I am a Distinguished Postdoctoral Fellow at the Department of Statistics at Columbia University. I received my PhD in Electrical Engineering and Computer Science (EECS) at the Massachusetts Institute of Technology (MIT), where I was very fortunate to be advised by Prof. David Gamarnik. At MIT, I was affiliated with the Laboratory for Information and Decision Systems (LIDS) and the Institute for Data, Systems, and Society (IDSS). You can find my CV here.
My research revolves around problems in high-dimensional statistics, theory of machine learning, and applied probability with an emphasis on computational aspects. In particular, I would like to understand the fundamental computational limits of such problems by studying the regimes of apparent hardness where efficient algorithms cease to exist. This is often guided by the insights provided by statistical physics and spin glass theory.
April 2022: I presented a poster on symmetric binary perceptron model at MIT Statistics and Data Science Conference (SDSCon)
March 2022: I gave two talks at MIT SIAM Student Seminar and University of Illinois at Chicago, Combinatorics and Probability Seminar on our work on algorithmic barriers in the symmetric binary perceptron model. Slides are available here.
February 2022: I gave a talk at MIT LIDS and Statistics Tea Talk on Overlap Gap Property in symmetric binary perceptron.
January 2022: I gave talks at Stanford CS Theory Lunch, Stanford Information Theory Forum, MIT LIDS Student Conference, and Bilkent University, Electrical and Electronics Engineering Department. Two of these talks were based on our forhcoming work on algorithmic barriers in the symmetric binary perceptron model, and slides are available here.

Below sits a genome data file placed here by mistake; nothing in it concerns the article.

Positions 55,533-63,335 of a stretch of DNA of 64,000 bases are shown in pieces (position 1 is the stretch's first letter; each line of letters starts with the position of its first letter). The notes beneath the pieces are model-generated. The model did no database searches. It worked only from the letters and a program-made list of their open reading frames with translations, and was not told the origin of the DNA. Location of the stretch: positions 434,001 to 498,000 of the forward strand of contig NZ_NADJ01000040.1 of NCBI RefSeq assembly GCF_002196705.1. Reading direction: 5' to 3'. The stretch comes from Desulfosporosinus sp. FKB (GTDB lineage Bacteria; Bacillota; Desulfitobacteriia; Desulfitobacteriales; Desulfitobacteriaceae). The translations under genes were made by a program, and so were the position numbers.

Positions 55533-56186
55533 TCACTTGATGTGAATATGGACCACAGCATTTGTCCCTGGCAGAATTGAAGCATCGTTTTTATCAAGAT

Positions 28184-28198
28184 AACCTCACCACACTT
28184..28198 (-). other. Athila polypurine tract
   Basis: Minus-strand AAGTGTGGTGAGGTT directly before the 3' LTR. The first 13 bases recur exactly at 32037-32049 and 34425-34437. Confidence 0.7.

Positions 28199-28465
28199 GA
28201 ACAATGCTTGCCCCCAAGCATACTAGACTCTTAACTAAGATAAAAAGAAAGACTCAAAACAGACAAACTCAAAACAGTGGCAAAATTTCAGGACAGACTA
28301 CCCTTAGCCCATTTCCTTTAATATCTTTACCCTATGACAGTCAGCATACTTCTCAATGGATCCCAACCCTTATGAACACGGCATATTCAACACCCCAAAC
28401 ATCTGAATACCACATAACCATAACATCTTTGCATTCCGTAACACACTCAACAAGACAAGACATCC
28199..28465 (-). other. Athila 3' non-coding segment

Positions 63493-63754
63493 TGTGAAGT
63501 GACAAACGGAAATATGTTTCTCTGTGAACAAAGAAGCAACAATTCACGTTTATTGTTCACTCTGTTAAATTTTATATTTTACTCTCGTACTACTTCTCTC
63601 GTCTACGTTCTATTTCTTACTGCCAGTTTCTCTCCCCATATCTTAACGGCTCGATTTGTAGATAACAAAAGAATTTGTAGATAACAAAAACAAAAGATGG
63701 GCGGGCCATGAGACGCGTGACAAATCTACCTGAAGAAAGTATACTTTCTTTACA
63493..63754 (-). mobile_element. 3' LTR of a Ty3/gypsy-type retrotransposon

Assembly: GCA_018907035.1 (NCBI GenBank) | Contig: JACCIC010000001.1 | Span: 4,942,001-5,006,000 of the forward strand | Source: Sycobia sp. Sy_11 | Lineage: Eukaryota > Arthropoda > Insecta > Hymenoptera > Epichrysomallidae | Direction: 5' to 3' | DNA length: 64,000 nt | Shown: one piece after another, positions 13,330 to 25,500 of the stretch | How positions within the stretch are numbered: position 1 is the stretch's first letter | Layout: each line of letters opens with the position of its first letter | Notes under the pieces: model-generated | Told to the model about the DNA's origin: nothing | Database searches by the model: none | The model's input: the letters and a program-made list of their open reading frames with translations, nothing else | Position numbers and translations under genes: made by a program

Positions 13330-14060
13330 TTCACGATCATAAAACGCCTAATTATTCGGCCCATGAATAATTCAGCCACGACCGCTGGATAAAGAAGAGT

Fall 2021: I am a long-term participant at the semester program Computational Complexity of Statistical Inference in Simons Institute for the Theory of Computing at the University of California, Berkeley. There, I am co-organizing a reading group on the Overlap Gap Property (OGP) with Brice Huang.
October 2021: David gave a talk on our ongoing work on algorithms and barriers in symmetric perceptron model with Will Perkins and Changji Xu in Simons Institute workshop. A recording is available here.
Fall 2020: I was a long-term participant at the semester program Probability, Geometry, and Computation in High Dimensions in Simons Institute for the Theory of Computing at the University of California, Berkeley.